Incorrect oven temperature

Clafoutis should bake at a relatively high oven temperature of around 400°F to set the custard properly before eggs get overcooked. Baking at too low of a temp causes eggs to get tough and rubbery instead of smoothing into tender custard.

Always preheat oven fully and use an oven thermometer to check accuracy. Adjust temperature as needed to achieve the lightly jiggly, custardy interior without toughness or rubbery texture.

Using wrong size fruit

The fruit pieces used in clafoutis can impact texture too. Large, whole fruits tend to exude excess liquid during baking which can make the custard soggy. Too small of pieces overcook and dry out, again interfering with the delicate custard texture.

Aim for evenly sized fruit pieces – for cherries, halve or quarter them. For berries, slice larger types like strawberries. Consistent sizing ensures even cooking.

Incorrect ratios of ingredients

Getting the ratio of flour, eggs and dairy right is essential for clafoutis. Too many eggs or not enough flour causes excess liquid that prevents it from setting. Too much flour or not enough eggs makes it dry and rubbery.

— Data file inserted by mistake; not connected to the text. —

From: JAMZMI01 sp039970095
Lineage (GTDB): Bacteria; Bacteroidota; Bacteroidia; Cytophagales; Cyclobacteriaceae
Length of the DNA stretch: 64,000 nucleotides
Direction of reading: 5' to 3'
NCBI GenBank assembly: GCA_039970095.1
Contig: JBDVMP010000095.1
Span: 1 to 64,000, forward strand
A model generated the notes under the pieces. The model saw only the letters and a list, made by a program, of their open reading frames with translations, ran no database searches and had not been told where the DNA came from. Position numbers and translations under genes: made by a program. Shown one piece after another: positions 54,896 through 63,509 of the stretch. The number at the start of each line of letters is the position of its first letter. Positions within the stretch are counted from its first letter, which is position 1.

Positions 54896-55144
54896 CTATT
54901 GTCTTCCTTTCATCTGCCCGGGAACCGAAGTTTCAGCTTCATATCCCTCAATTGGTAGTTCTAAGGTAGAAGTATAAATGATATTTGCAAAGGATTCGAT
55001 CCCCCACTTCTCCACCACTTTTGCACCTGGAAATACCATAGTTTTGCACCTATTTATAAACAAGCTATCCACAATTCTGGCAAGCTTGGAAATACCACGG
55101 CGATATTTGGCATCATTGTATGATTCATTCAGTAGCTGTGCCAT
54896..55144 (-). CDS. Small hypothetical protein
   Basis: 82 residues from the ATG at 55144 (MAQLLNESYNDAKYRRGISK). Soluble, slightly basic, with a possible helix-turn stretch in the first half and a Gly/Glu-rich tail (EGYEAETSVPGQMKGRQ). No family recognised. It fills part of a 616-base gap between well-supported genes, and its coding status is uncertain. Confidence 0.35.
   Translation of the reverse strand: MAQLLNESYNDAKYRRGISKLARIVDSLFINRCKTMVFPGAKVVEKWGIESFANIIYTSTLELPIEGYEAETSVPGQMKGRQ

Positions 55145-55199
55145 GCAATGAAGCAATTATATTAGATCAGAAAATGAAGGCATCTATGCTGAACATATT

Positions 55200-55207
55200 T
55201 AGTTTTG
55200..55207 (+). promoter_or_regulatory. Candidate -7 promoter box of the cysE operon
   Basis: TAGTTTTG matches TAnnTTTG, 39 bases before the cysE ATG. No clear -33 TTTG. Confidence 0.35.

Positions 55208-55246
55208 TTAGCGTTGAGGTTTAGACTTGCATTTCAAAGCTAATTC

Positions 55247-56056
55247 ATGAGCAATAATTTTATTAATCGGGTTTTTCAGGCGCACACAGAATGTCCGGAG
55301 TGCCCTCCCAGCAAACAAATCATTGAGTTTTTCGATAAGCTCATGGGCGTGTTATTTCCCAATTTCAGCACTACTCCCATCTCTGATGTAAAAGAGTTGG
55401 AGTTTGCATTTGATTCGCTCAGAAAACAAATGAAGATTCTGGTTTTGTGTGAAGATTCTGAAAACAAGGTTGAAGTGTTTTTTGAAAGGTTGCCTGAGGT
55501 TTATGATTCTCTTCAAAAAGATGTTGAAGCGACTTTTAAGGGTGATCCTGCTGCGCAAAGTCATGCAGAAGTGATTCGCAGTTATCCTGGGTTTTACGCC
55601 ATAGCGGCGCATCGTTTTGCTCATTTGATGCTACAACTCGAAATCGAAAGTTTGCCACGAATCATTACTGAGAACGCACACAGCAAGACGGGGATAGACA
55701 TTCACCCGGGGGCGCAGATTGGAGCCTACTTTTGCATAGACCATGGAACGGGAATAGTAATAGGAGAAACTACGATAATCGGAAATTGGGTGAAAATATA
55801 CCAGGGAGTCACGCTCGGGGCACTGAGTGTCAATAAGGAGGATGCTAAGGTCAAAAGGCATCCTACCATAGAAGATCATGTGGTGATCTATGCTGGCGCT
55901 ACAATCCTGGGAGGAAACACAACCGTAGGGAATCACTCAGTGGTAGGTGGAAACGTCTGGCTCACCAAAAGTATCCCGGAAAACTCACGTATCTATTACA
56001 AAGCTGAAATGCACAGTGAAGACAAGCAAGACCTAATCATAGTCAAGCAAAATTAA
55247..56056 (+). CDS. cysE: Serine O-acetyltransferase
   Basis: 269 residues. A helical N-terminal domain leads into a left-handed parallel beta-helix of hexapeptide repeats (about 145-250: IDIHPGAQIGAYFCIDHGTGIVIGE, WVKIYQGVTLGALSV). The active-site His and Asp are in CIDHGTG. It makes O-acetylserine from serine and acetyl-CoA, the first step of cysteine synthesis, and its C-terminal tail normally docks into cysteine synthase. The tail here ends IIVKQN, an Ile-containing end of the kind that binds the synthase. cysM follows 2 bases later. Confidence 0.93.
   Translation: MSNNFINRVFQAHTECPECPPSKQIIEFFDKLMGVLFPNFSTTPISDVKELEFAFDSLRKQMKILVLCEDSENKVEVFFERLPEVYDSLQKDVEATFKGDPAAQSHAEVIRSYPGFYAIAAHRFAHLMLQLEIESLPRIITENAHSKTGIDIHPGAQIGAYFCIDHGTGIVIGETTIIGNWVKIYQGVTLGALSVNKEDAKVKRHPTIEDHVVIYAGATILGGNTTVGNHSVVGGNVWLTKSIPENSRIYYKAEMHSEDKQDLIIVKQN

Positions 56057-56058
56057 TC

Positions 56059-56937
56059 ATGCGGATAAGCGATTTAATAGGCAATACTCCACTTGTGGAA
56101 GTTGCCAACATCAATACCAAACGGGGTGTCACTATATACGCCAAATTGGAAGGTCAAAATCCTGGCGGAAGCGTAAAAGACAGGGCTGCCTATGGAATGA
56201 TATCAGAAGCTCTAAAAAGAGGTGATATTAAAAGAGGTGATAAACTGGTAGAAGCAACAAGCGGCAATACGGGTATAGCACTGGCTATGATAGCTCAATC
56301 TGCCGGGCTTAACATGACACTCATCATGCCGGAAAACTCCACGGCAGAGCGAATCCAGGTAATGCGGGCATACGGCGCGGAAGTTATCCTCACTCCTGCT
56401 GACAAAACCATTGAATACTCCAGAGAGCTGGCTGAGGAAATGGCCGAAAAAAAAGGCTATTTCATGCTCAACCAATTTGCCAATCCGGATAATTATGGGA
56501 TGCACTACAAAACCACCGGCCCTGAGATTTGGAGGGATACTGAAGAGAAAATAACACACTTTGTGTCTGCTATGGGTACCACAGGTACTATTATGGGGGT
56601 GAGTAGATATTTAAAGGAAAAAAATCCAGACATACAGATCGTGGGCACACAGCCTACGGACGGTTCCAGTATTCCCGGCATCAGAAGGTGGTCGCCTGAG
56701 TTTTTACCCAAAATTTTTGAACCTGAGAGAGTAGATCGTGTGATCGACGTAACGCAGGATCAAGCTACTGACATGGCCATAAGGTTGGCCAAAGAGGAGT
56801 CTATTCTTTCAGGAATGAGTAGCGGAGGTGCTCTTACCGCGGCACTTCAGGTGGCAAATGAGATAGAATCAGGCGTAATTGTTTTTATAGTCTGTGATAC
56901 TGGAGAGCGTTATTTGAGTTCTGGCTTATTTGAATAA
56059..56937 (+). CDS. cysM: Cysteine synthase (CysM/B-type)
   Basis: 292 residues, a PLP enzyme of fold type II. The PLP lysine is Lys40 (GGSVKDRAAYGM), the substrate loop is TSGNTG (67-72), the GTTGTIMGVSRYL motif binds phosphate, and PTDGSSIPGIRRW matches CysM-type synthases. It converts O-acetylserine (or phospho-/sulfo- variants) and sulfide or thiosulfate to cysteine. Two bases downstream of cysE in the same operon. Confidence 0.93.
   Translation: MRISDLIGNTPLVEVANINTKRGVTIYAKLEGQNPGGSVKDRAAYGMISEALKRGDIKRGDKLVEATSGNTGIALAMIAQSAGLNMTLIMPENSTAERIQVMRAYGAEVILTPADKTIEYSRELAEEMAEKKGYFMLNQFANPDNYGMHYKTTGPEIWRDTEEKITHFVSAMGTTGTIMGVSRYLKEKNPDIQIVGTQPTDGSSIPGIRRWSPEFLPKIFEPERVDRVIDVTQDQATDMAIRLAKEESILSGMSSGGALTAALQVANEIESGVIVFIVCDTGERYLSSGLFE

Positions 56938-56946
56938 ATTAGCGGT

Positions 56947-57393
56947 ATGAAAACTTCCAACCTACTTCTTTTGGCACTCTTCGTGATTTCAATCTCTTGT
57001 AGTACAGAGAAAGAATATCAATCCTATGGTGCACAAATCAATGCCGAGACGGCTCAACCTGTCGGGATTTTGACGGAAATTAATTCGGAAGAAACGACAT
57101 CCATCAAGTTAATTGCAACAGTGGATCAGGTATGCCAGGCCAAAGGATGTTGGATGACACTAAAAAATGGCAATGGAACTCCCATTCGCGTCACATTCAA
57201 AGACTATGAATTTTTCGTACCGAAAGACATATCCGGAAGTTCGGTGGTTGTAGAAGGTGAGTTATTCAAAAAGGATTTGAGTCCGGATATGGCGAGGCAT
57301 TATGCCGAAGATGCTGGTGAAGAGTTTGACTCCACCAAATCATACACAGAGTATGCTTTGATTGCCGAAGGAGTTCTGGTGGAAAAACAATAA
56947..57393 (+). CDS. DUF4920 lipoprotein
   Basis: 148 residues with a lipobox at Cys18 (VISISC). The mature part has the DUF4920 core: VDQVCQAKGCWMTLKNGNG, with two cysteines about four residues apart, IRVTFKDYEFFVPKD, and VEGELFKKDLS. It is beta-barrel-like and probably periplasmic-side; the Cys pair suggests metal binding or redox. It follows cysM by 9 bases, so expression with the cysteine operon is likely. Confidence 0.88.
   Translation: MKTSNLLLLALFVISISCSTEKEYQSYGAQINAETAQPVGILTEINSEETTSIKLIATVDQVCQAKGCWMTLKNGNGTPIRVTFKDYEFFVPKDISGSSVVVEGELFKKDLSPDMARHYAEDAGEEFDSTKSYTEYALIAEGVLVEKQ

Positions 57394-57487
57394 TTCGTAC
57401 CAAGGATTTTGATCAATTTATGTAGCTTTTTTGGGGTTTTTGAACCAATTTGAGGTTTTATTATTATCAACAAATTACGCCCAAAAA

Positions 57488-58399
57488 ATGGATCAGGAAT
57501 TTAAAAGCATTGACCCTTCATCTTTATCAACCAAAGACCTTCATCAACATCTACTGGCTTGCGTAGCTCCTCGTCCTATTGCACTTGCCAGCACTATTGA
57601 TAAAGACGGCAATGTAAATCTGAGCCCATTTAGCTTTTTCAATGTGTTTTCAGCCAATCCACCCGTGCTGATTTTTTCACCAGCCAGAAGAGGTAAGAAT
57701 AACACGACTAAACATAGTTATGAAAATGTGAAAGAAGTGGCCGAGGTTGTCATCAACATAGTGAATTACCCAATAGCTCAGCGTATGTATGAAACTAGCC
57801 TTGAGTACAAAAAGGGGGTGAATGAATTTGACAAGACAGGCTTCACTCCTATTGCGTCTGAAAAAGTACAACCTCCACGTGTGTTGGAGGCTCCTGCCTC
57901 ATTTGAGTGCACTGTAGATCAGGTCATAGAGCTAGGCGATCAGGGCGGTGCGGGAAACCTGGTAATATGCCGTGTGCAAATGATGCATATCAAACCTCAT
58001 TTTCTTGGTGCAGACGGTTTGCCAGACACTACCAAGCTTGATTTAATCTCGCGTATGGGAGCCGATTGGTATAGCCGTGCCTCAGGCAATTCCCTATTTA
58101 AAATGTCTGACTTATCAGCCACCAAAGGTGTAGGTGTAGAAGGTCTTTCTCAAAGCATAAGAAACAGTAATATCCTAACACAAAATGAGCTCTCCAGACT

Use approximately 1/4 cup flour, 1/3 cup sugar, 2 cups dairy and 2-3 eggs as a starting point. Adjust to your liking but keep the general proportions the same.


Great clafoutis relies on the balance of ingredients, gentle mixing, and proper baking technique. With a careful eye on the ingredients and process, you can transform a classic clafoutis batter into a beautiful masterpiece of creamy, tender custard. Avoid overbeating, underbaking, and improper ingredient ratios. Focus on quality eggs, dairy and fruit for delicious texture and flavor. With a few simple tweaks and care, you can serve up clafoutis with the perfect smooth and silky bite every time.